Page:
Developers heavily rely on DevOps for software delivery. If the DevOps maturity level is low, then automations related to continuous integration, deployment, monitoring, and management may not be streamlined, which results in frequent manual interventions, leading to intermittent quality issues anywhere between code commit and production release.

Through a comprehensive onboarding process, developers can access pre-built automations, which covers all checks and balances across the CI and CD pipeline. These automations provide detailed reports on development progress, ongoing issues, and any red flags related to quality or security.


Developers frequently approach the DevOps and platform teams with ad-hoc requests to allocate infrastructure, run sys admin chores, and perform process automation.

With a single click, developers can access all processes and automation, ranging from spawning a deployment unit and running automated tests to code deployment under a strict set of compliances.

Before and After Usage Scenarios for IDP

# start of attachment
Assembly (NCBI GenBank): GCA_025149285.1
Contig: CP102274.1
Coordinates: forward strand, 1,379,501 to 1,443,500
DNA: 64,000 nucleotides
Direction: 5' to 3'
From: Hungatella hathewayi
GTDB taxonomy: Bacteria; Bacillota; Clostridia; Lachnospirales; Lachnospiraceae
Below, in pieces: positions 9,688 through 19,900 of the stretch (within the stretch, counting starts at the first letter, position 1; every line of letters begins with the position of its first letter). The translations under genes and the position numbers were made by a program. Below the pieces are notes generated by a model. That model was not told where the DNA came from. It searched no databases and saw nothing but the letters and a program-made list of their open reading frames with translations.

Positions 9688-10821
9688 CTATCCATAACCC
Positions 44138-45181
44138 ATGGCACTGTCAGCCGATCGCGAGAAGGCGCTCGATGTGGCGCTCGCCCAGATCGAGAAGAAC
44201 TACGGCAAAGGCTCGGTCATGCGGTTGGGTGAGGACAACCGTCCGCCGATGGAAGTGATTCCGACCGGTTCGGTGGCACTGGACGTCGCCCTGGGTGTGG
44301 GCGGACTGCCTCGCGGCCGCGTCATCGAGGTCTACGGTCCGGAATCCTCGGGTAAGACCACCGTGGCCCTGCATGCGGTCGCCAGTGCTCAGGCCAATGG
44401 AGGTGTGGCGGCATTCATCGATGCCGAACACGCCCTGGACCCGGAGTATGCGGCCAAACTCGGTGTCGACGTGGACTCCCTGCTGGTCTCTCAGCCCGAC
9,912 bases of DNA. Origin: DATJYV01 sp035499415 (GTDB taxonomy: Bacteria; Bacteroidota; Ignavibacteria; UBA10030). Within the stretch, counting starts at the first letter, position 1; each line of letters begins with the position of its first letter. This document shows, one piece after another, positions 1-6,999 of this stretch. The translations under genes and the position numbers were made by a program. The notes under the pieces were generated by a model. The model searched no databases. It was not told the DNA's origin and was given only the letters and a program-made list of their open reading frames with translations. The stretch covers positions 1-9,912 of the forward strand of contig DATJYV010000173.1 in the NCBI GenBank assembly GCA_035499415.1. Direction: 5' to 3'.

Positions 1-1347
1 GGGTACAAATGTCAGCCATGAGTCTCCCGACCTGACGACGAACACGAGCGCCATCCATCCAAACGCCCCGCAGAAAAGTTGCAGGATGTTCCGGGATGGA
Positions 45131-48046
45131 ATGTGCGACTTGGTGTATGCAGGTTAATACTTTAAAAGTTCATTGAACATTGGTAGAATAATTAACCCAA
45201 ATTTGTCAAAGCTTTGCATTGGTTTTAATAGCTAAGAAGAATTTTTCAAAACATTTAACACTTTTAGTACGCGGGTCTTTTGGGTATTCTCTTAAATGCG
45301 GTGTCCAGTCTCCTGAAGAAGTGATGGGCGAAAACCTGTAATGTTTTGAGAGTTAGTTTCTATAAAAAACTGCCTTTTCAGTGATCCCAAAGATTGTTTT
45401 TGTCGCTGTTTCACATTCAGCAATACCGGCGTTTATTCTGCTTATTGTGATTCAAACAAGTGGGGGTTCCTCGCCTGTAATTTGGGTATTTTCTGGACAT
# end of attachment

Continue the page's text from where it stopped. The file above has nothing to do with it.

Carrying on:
Architecture of Internal Developer Platform

Internal Developer Platform is more of a concept rather than a standard. Therefore, the internal architecture is subject to the proprietary implementation of each IDP vendor. However, considering the three principles and facilitation of inter-team coordination between development, DevOps and platform teams, we can organize the reference architecture of IDP into the following four layers.

Internal Developer Platform Architecture

Internal Developer Platform Reference Architecture

  1. Layer 1 (Environment Management): This layer manages the templates and configurations of the various deployment units. It acts as a liaison point for the platform team that maintains the infrastructure components, such as servers, VMs, storage, and network elements, needed to spawn cloud workloads for running the deployment units. 
  2. Layer 2 (Tools & Integrations Management): This layer consists of a repository of tools and services used in the project to write, test, integrate, and deploy code. Its chief responsibilities include managing all the binaries, images, configurations, and data for executing these tools within standalone build environments. More importantly, this layer tracks the versions and manages updates for the tools to maintain complete compatibility with the software under development.